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Mark Aceto

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Posts posted by Mark Aceto


  1. Looking at this, I may stay on Mojave (or Catalina) until I move to Windows:

     

    A visual comparison of macOS Catalina and Big Sur

     

    Cartoonish transparency, less contrast, more iOS... Federighi claims that making all of the app icons the same size ands shape "reduces fatigue" but the more everything looks the same, the more energy it requires to tell it apart. The Mac has always been about the OS (certainly not the hardware performance) but that advantage is diminishing.

     

    So another option in this transition to ARM is to transition out of Mac as they continually dumb in down for consumers (over serving their professionals).

     


  2. 5 hours ago, herbieherb said:

    Not even on the paper, and it throttles because of the iMacs form-factor to about 80% of its potential performance. In single-core tasks this iMac is about as fast as a stock cooled Ryzen 7 3700x. And as always Apple wants me to pay the full price of the i9-9900 in addition to the price of the base configuration. But yes, in a Mac centred view you're absolutely right.

     

    For clarification, the fastest Mac right now (the OP is about "Mac Silicon OS", so I didn't think to clarify that).

    • Like 1

  3. On 7/3/2020 at 3:14 AM, SteveJ said:

    Mark, we look forward to our  Developer Kit arrival on July 7!

     

    @SteveJ that's great news! Please keep us informed how VW 2020 runs using Rosetta 2 on an ARM Mac.

     

     


  4. 2 hours ago, Don Seidel said:

    I'm 60. Been doing CAD on the Mac for some 35 years or more. VW since MiniCad 4 (I think).

     

    Speaking of Macs only, not PC's or Hackintoshes......Certainly some purchases are better timed (new machines always coming)  than others. Certainly some machines are better ROI than others. But it's an eternal moving target.

     

    Whenever it's time to upgrade, I buy the fastest machine I can reasonably afford. SO usually it's within 15-20% of the most extreme available. I've never bought the absolute top-of-the line because of this (except....) You pay a high premium. I sold my iMac Pro after 6  months because the performance was not near what I expected.

     

    My exception to max purchase is my 2018 MBPro, which replaced the iMac Pro. It was a much better setup for me to have a portable personal machine, a 34" monitor w/ eGPU. Sure it doesn't render as fast as the iMac Pro, but I spend perhaps less than 5% of my time rendering anything beyond OpenGL

     

     

     

    We're in the same boat. My eternal frustration with chasing the Mac dragon is that it's a neverending game of feature Whac-A-Mole. In fact, it's not "features", it's capabilities. It's like trying to buy a Toyota. If you want a sunroof, you have to buy package 5 but package 5 only comes in the color Baby Blue. So I bought a Jeep. The Jeep version of computers is a PC. I can throw an AMD Ryzen CPU and NVIDIA RTX GPU in a 2-year old machine today, and it will be supported (with a minimal amount of mods). Meanwhile, Apple won't license their OS but they also refuse to update their hardware or work with certain suppliers.

     

    Do I want a computer that's capable of 4k @ 60Hz? But do I want to have to unplug the USB-C cable/dongle throughout the day because my display is HDMI?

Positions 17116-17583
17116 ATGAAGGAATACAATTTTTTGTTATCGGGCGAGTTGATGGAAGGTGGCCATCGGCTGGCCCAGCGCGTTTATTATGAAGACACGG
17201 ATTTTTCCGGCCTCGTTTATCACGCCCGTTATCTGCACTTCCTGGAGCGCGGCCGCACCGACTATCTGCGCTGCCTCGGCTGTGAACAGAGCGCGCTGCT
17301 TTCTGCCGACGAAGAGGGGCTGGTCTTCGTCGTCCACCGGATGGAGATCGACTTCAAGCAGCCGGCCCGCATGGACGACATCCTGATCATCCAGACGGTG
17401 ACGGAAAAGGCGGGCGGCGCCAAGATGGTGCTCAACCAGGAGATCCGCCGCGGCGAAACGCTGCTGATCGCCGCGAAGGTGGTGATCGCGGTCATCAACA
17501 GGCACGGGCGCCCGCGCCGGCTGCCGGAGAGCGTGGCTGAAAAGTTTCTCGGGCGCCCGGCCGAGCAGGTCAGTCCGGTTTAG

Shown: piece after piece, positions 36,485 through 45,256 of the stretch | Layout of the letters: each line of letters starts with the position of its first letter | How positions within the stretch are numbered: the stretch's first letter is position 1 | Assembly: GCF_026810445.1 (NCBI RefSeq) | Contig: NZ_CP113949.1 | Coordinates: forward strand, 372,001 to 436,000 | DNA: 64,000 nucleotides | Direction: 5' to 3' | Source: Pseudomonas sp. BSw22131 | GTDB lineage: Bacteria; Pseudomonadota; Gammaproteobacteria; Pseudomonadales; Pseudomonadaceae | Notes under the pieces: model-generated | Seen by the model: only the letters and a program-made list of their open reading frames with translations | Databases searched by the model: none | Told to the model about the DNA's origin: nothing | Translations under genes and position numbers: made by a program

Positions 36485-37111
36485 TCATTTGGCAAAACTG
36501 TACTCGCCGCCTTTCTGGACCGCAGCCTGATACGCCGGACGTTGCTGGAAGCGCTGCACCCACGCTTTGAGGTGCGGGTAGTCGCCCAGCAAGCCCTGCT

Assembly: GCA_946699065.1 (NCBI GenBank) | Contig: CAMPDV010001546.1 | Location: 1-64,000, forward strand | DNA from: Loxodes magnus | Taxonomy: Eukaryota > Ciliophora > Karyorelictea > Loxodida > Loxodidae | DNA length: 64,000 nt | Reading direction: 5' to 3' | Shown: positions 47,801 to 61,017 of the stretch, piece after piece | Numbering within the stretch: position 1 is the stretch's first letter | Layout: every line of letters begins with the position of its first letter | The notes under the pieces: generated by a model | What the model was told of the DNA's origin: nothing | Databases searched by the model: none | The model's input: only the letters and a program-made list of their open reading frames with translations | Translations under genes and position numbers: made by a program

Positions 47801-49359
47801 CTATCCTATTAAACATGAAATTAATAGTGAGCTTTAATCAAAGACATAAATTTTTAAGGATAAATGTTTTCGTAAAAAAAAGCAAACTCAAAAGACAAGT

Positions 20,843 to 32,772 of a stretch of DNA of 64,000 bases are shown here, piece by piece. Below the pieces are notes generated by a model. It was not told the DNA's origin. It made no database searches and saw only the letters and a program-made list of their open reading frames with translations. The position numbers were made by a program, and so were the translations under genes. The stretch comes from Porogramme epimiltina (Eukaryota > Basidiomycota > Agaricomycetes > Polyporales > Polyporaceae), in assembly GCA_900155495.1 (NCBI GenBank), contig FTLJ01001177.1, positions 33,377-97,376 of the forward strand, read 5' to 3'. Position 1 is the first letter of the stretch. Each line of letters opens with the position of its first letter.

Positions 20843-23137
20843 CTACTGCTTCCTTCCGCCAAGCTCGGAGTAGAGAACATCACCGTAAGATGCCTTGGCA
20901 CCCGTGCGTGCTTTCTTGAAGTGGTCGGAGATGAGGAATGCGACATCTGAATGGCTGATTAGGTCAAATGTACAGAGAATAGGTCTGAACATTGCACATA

Do I want an OS that supports NVIDIA cards? But that puts me in a Thunderbolt 2 machine unless... 

     

    the 2017 iMac will install High Sierra. But would I rather have a "headless" Mac?

     

    Well that's the Mac Mini. But it doesn't have a discreet GPU, so I have to use an eGPU... 

     

    And how about when Unreal releases UE 5, what will Twinmotion's GPU requirements be a year from now? They've already made it clear that the RTX 2080 is the card of choice today, so... 

     

    I could build a Hackintosh but how long will that work after the ARM transition?

     

    And that's not to mention 32-bit app support, will 3Dconnexion take a year (and multiple updates) to fix a driver that Apple broke with the T2 chip, the POS Touch Bar, the imminent end of OpenGL (and which 3D apps will choose to support Metal), and myriad other features capabilities that Apple has killed off (and is about to kill off in the continued iOSification of the Mac).

     

    In the past 3 years, I've tried a 2012 cheesegrater, a 2017 iMac Pro, and a 2019 MBP. Today, I'm typing this on my old 2014 MBP because it just works with everything (and I'm not drafting anything this summer). Which is why I keep going back to the idea of using a MBP for your daily driver (and to take onsite), and then just build a Windows workstation for 3D work.

     

    • Like 3

  5. 6 hours ago, herbieherb said:

    stop kidding 😄

     

    Check the link in my post. The 2019 iMac is the fastest single core clock speed machine right now. VW maxes out at 3 cores for most non-rendering tasks, and many operations will always be single core by their very nature (not a limitation of old code). Before that the 2017 iMac was king.

     


  6. On 6/23/2020 at 6:17 PM, M5d said:

    @SteveJ  That is promising.

     

    I know it's to early for definitive answers about this transition, but a slightly different question; how long did VW support universal binaries after the last transition, and would that period likely be longer this time? I ask because, from the general commentary so far, it's assumed the more powerful machines will likely be the very last to switch over to Apple's own Silicon. That's going to leave the intel macs as the primary / better option for those needing to upgrade over the next 18 months or so. The length of the "universal" period would make the difference between whether to grab a regular iMac as a stopgap, or whether to purchase as planned?      

     

    I'll let VW speak for VW but as someone who obsesses over this, and has learned from my Mac purchase mistakes in the past, these are the considerations I'm weighing right now: